If educators allowed me to add one sentence to school textbooks I would add one about jobs. Whenever the text got to the subject of businesses, I would add that sentence.
I would add it because a lot of smart and educated people ought to have learned what that sentence reveals. Apparently they did not. Not if we go by what so many columnists and commentators and bobbing heads on TV tell us.
Lately they tell us big companies are making lots of profit. And that because they make lots of profit they should be creating jobs. No less than columnist Bob Herbert argued this in the New York Times recently. Another guy, in The Boston Globe wondered why the profits that slosh around big company coffers are not prompting those companies to start hiring again.
Someone should put him out of his pain with an injection of reality. That is that big companies do not create a lot of new jobs. Small companies do.
And they both need to paste this simple sentence atop their computer screens: Businesses do not exist to create jobs.
Now you and these guys may believe they do. But they do not. It is not the purpose of any business to create jobs.
Suppose you pore over mission statements from thousands of companies. And you paw through minutes from board meetings. And you study corporate memos and reports line by line. And you read the speeches of armies of corporate leaders.
You will not find that any of them suggest it is the purpose of businesses to create jobs. It is not a goal of any business. It is not a plan of any business.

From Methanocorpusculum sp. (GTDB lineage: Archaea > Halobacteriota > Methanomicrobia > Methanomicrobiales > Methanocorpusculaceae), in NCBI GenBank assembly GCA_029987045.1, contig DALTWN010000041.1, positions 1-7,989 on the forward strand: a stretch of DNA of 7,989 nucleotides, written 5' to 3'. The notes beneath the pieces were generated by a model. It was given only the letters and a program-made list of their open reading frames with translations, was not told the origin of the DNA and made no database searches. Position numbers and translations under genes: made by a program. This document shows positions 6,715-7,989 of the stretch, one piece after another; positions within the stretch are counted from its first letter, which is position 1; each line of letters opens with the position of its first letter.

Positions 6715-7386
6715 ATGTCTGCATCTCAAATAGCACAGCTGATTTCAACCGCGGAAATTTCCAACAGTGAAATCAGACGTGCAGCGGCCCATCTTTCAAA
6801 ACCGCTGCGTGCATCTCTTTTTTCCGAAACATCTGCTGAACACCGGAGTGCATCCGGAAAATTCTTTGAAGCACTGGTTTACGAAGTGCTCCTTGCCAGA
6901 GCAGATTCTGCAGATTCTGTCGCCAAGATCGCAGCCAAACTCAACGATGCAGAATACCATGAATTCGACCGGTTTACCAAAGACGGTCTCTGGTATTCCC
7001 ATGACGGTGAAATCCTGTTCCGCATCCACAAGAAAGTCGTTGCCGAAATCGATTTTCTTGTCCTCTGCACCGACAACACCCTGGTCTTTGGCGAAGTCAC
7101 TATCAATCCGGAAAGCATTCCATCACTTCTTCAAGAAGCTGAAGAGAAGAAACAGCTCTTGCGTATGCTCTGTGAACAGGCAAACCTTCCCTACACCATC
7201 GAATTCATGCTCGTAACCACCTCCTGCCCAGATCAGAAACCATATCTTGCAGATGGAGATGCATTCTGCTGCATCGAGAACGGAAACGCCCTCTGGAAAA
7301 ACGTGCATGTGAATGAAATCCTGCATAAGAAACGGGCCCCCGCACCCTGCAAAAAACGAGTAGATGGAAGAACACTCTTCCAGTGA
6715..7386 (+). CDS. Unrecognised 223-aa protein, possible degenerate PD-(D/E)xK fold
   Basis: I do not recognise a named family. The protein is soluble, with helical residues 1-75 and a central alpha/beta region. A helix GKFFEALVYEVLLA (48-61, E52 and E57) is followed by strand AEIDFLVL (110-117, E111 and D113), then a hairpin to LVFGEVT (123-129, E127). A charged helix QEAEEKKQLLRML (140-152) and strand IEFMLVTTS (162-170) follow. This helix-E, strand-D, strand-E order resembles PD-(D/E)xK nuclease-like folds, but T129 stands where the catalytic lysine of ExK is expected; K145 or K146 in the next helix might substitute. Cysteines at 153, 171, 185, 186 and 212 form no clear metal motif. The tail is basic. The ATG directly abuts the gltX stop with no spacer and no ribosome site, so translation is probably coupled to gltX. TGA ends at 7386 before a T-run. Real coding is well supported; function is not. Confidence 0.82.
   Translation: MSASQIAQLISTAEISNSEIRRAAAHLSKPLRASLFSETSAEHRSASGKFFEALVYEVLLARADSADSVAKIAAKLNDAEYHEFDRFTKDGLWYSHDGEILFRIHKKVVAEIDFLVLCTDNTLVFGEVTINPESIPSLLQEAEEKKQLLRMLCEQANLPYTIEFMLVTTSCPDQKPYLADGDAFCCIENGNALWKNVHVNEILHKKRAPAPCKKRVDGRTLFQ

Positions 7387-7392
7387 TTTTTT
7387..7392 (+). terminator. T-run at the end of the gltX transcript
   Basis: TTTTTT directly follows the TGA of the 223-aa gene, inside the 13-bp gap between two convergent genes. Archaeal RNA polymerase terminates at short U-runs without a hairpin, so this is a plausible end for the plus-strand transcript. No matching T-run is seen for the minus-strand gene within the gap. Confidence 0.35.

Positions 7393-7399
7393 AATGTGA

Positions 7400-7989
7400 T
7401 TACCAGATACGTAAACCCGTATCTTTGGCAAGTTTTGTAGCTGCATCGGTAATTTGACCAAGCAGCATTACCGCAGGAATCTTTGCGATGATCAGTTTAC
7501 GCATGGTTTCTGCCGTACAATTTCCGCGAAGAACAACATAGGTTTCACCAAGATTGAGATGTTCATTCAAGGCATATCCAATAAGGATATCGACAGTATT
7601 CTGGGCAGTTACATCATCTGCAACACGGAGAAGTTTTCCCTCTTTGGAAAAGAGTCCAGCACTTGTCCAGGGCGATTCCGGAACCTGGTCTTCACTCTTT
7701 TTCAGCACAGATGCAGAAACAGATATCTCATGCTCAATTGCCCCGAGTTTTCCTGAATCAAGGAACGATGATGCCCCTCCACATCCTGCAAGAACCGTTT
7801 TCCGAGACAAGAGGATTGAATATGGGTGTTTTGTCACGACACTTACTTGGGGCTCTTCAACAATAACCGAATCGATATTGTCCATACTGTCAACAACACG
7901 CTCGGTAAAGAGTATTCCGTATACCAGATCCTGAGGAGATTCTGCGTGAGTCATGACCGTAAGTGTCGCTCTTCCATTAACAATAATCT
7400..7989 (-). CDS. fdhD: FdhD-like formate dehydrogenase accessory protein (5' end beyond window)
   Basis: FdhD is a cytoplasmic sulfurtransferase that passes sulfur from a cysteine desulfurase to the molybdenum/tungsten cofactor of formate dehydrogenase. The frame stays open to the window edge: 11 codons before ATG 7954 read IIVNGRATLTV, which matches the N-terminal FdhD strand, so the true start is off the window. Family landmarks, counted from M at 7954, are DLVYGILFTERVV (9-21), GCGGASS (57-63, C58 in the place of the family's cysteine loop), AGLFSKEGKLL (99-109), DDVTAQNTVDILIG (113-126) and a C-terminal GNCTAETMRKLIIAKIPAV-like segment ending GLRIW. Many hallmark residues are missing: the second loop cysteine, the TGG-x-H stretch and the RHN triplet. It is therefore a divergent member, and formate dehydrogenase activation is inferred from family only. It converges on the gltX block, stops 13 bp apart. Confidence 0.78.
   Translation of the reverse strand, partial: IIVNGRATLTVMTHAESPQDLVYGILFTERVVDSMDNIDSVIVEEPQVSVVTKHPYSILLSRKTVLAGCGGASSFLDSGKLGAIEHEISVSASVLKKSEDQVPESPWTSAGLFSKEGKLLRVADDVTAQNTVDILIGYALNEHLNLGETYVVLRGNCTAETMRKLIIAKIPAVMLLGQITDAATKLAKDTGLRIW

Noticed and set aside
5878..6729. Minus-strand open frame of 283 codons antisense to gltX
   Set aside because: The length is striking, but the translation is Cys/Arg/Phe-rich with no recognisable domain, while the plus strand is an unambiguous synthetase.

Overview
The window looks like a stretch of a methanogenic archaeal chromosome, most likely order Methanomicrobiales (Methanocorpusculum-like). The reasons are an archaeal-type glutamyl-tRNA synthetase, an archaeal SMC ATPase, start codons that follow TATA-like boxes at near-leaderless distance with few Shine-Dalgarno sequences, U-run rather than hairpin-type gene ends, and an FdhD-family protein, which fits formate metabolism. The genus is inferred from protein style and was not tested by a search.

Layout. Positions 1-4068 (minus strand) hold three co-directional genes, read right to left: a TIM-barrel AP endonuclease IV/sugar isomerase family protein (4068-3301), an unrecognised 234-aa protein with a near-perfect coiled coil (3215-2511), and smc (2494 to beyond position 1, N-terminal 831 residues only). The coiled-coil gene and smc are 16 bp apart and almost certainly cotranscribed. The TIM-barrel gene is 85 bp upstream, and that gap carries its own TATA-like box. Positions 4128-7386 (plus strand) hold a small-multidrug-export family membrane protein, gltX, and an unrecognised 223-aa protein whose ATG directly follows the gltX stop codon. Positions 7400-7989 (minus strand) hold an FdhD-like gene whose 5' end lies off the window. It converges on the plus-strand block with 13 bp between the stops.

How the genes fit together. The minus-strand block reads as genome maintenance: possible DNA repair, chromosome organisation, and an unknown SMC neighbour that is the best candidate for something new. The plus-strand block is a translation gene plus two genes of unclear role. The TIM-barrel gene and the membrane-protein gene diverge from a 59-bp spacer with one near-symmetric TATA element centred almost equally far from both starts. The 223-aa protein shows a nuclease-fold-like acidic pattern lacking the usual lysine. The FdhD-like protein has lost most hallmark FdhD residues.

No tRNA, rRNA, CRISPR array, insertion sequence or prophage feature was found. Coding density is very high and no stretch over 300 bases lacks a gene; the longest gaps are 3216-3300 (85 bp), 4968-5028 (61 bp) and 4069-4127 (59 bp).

A company may plan to open new branches. Or new factories. It may plan to create a new division or two. These, obviously, may create jobs along the way. However, creating jobs is not the intent of the company. If the company could create a totally automated factory employing nobody, it would.
Companies have a few basic missions. One is to continue to operate. Another is to garner respectable returns from the money they invest in branches, factories, products, etc. To reach these goals they may add jobs. They may slash jobs. Whether they do either is determined by how they conduct their businesses.
Now, some idealists disagree. They believe companies have a duty to create jobs. Idealists in communist countries put their beliefs into action. And thus wrecked their economies. Idealists in Sweden wrote laws that forbid companies to close plants. Soon, Sweden became the only industrialized country in the world to go backward in production. That is, it produced less at the end of a decade than it did at the beginning.
I wonder if Bob Herbert has created a company to market his writings. Many columnists have done so. If he has such a company, I imagine it shows profits. Do you suppose Bob would feel it is his duty to use those profits to create a job or two for others? How do you suppose he would react if you told him he had such a duty?
Bob, you used to believe in Santa Claus and sugar plum fairies. Now you believe businesses have a duty to create jobs. You grew beyond one of those beliefs. Here is your opportunity to put the other fairy tale behind you.
From Tom ... as in Morgan.
For more columns, for Tom’s radio shows and new TV show (and to write to Tom): tomasinmorgan.com.